Markfield Quarry Intoduction
OS ref. SK486104 (Sheet 129)
SITUATION and CHARACTER
-it's official (if still being kept quiet) but Markfield quarry in now the
property of Hinckley and Bosworth council - and being there is now legally
Regarding the great 'clean up' in
Markfield, organised by the BMC, a while back?
Tim Yorath July 2003
Markfield Quarry was active in 1830 and large scale extraction began in 1852. By 1863, Ellis and Everard who operated it employed 90 men. Quarrying ended about the turn of the century. Some of the granite was used for curbstones, setts and building but a lot went for roadstone. The rock is Markfieldite and the quarry is the type-locality for this igneous intrusion. The date is uncertain but it is certainly later than the ancient f Precambrian rocks of Charnwood. Called Hill Hole locally.
The quarry is on top of a hill - and is in two tiers. The lower tier (pit) is filled with water to a depth of about 5m. Since the quarry fills only with rainfall and loses water by evaporation, the water level can vary over a range: a factor of importance on several of the traversing lines. The water in the quarry is uncontaminated by organisms from outside and this has kept Markfield's crayfish free of an imported disease. Apparently American crayfish, imported for harvesting, have contaminated British rivers with a disease which kills the English crayfish. Markfield is one of the few areas that has escaped and contains the genuine healthy English crayfish. The crayfish are a protected species which might save the quarry from being filled in, a fate not unknown in Leicestershire. They are the second highest crayfish in England, the highest being in Malham Tarn. The quarry is good for an evening swim and scuba diving (don't use gear wet from elsewhere - remember the crayfish) and provides excellent and extensive climbing of all grades. The top is often loose and belays infrequent. Soloing is frequently attractive although a life-jacket is desirable in some places. Many sections catch the full evening sun. The noise from the motorway is a nuisance in places.
The quarry is owned by Tarmac Roadstone who have displayed various warnings about entering the area. However it is regularly used by motorcyclists, divers, young kids, young lovers, dog exercisers and climbers there have been virtually no problems of access to date. It should really be public open space. During a recent water shortage Tarmac pumped out a large volume of water to serve their existing workings at Cliffe Hill. The level has never returned to normal, slightly altering the nature of one or two of the routes. Planning permission was granted in 1980 for the quarry to be filled in. The permission has now lapsed. It certainly appears an ideal site for waste disposal of some kind. No doubt it will happen one day which is a pity since the quarry does contain a number of worthwhile routes, Baptism must rank as a "Leicestershire Classic".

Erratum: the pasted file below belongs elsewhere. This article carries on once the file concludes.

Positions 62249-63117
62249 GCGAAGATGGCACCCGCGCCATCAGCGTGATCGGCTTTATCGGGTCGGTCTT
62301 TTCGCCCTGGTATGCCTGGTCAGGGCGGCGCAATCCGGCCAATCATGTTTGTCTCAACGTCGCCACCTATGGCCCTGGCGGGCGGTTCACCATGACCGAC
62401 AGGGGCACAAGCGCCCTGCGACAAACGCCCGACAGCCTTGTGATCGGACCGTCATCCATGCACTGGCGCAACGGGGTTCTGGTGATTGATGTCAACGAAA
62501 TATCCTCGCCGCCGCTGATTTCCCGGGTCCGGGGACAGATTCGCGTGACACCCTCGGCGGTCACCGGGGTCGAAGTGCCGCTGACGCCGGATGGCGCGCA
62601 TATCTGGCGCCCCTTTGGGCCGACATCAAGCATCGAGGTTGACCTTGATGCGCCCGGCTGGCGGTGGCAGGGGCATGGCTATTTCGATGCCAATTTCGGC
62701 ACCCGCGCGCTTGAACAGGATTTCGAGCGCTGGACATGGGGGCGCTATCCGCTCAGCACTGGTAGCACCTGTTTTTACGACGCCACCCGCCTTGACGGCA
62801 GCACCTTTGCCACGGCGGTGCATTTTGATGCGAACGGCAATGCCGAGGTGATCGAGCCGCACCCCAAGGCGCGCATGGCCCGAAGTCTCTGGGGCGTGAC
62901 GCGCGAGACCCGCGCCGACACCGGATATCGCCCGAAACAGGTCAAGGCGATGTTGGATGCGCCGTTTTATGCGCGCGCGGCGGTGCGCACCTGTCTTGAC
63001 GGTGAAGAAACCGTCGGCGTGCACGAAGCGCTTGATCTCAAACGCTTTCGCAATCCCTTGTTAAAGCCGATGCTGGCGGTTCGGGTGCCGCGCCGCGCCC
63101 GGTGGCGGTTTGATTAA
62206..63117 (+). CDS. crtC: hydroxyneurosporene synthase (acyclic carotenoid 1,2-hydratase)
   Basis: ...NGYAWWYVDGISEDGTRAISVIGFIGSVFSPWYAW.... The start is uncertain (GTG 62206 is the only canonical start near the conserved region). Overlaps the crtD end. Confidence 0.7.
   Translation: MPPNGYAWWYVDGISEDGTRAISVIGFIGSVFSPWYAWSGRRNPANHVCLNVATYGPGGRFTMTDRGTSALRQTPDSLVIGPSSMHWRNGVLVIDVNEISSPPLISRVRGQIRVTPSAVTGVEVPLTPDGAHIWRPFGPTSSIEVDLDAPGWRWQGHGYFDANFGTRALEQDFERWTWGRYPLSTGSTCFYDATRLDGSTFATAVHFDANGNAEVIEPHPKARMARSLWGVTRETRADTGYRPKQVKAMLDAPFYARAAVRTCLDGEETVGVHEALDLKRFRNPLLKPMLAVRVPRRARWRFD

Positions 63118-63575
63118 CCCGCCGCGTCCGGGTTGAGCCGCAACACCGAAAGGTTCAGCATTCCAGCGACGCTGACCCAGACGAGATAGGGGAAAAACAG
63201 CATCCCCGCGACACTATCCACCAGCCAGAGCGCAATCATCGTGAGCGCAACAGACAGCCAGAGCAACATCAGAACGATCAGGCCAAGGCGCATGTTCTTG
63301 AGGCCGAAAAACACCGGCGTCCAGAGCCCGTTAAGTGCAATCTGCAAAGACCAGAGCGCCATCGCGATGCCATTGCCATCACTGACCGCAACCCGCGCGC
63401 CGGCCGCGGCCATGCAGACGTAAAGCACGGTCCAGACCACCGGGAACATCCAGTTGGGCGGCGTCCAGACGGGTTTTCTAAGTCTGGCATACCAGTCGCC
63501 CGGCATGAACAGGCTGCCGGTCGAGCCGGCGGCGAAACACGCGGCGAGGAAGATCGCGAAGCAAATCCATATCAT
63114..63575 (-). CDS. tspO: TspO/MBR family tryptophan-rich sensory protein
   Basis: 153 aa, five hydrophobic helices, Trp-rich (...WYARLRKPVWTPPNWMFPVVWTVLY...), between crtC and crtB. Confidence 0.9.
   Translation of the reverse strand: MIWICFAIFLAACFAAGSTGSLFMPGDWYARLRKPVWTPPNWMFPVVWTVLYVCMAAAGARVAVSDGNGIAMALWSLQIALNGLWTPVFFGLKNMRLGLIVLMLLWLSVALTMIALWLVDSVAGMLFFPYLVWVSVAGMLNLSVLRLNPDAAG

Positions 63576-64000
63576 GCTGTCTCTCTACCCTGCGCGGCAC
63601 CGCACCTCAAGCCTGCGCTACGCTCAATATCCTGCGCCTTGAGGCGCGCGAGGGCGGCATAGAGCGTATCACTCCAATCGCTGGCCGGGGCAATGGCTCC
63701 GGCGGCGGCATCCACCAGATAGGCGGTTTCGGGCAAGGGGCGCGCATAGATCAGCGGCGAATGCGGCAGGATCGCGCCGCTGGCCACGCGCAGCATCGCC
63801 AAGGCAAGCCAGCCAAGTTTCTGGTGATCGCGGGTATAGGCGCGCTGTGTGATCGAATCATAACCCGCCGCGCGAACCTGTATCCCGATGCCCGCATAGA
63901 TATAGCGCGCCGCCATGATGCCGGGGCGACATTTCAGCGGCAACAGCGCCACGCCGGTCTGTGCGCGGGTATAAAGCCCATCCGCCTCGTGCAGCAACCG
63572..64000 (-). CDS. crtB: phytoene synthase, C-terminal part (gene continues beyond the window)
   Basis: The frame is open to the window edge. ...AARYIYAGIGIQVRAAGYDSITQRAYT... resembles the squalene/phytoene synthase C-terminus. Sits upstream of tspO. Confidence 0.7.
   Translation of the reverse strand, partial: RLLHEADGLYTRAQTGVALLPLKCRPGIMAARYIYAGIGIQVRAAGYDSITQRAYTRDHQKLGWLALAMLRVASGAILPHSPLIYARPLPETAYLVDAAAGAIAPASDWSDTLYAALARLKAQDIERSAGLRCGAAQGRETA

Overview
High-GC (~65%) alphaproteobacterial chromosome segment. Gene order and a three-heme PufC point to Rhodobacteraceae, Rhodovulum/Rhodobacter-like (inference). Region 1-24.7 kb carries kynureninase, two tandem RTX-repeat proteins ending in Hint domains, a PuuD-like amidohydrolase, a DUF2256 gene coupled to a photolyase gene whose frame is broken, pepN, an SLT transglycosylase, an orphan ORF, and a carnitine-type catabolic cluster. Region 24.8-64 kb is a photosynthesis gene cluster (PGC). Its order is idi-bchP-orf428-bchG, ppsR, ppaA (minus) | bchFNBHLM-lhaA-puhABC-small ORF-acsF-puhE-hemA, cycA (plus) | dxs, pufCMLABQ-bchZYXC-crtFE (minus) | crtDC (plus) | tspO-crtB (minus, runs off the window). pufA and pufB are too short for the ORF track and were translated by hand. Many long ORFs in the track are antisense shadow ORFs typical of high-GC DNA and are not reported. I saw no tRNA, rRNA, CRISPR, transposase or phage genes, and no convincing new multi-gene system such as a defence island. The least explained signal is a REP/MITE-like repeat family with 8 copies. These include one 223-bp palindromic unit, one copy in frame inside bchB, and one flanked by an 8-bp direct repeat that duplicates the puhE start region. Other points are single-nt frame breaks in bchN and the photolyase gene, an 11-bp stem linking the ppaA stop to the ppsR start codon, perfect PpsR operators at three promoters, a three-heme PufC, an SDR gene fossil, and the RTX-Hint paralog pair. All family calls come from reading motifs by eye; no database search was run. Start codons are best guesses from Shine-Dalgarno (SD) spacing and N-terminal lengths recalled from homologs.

At first sight the quarry is disappointing. Although it is huge there are large areas of unclimbable rock and extensive vegetation. In particular, large parts of the full-height section have been almost irretrievably lost to the thick gorse. The rock is variable: some is hard, other soft, gritty and loose; there have been one or two major rockfalls over the years. Nevertheless Markfield is an important and popular venue for Leicestershire climbing.
APPROACH and ACCESS
The quarry is one mile south-east of the M1-A50 junction (Number 22). It can be seen on the top of the hill on the right when driving north on the M1. Take the A50 towards Leicester and turn off to Markfield. Turn off before the village and follow the "Industrial Estate" sign. The quarry is obvious, on the left. There is a convenient lay-by (rubbish dump) opposite a large hole in the fence (there are several). In spite of all the large rusting signs prohibiting access there have been no problems. Indeed the quarry is used by all-and-sundry as a recreation area - so be prepared. The quarry is situated on the hill to the west of Markfield village. Access is possible by walking up a public footpath from near the church or better through one of the aforementioned holes in the fence.
Recently (April 1992) a new fence has started to circle the hill and it may be that Tarmac are taking a renewed interest in using the place. By June most of the fence was gone, a victim of local vandalism. Damage said to be £3,500. However, the posts may be useful as belays.